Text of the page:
Bono claimed that U2 were breaking up “all the time”, saying he was “surprised” that Irish rockers “still exist”.
Since its formation in 1976, the band has never officially taken a break or disbanded, but their vocalist said in a new interview that it can sometimes be difficult to stick together.
Speaking on the SmartLess podcast, Bono said that he and the other band members — Edge, Adam Clayton and Larry Mullen Jr. – often quarrel and disagree before reconciling and continuing to work in the band.
“I’m amazed that we’re still alive,” Bono admitted, adding, “Being in a band is difficult. The older you get, the harder it gets, because when you grow up together, you’re used to taking pieces from each other.
“You’re as good as the arguments you get, but at a certain point, when people are doing well, the male likes to be the master of his domain, you know? That’s rude. And you can imagine why people say, “Oh, hell, I’m leaving here.”
He continued: “I really sincerely expect it, and the band is breaking up all the time. It’s true. Then we’re back together, and I’m grateful for that.”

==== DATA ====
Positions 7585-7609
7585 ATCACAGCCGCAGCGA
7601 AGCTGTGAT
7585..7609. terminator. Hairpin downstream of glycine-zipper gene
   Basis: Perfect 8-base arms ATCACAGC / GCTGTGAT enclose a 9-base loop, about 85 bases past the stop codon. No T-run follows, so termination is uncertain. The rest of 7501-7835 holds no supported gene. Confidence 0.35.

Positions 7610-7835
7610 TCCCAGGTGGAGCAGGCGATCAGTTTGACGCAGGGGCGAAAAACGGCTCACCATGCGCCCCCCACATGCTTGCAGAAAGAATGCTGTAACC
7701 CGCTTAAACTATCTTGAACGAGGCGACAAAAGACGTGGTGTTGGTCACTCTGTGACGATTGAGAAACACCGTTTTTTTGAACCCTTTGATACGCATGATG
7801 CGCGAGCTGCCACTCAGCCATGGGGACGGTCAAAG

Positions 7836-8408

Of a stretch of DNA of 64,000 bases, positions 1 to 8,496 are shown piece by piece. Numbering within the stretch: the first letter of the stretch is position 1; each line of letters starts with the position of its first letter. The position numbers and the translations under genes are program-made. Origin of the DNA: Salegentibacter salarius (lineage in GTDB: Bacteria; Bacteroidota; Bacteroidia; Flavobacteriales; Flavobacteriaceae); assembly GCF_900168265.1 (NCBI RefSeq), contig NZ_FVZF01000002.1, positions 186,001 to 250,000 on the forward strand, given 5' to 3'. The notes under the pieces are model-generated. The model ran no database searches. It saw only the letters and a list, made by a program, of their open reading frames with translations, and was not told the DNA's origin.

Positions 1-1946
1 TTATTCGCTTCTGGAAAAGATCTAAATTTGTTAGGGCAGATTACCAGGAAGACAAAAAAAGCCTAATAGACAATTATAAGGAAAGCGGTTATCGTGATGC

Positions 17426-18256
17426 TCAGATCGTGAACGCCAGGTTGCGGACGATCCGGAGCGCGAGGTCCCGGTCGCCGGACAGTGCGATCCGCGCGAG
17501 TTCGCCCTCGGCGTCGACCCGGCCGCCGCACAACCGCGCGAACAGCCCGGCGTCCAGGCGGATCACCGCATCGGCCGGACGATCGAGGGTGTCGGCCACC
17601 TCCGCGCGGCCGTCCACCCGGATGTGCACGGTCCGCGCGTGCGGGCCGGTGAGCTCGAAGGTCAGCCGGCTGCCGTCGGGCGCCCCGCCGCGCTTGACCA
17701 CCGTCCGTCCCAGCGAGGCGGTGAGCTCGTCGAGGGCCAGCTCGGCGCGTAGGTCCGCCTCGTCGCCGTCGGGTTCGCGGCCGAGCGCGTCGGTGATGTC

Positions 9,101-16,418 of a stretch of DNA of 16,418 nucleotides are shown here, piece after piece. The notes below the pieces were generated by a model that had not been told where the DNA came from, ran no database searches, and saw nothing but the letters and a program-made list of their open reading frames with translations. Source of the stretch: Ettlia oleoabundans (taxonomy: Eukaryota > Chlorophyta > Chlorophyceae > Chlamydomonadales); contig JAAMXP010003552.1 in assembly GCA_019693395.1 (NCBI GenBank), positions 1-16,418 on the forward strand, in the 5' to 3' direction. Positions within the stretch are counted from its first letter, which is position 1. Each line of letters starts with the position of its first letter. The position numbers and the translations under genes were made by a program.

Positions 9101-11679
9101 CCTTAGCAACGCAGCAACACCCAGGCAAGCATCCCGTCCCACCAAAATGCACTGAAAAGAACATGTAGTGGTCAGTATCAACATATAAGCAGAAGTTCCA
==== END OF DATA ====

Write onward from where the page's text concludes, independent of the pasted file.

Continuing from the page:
This month, U2 announced a new collection of “reinterpreted and re-recorded” tracks called “Songs Of Surrender”.
The album will include 40 songs from their career, “reinterpreted and re-recorded”, and is due to be released on March 17, 2023.
Along with the announcement of the album, the band shared a new version of “Pride (In The Name Of Love)”.
The announcement was made after fans were sent letters from the guitarist of the band The Edge, in which he teased the new project.
In the letters, the musician told fans that most of U2‘s work “was written and recorded when we were a group of very young people” and that the songs have changed over the years so that “now they mean something completely different to us.”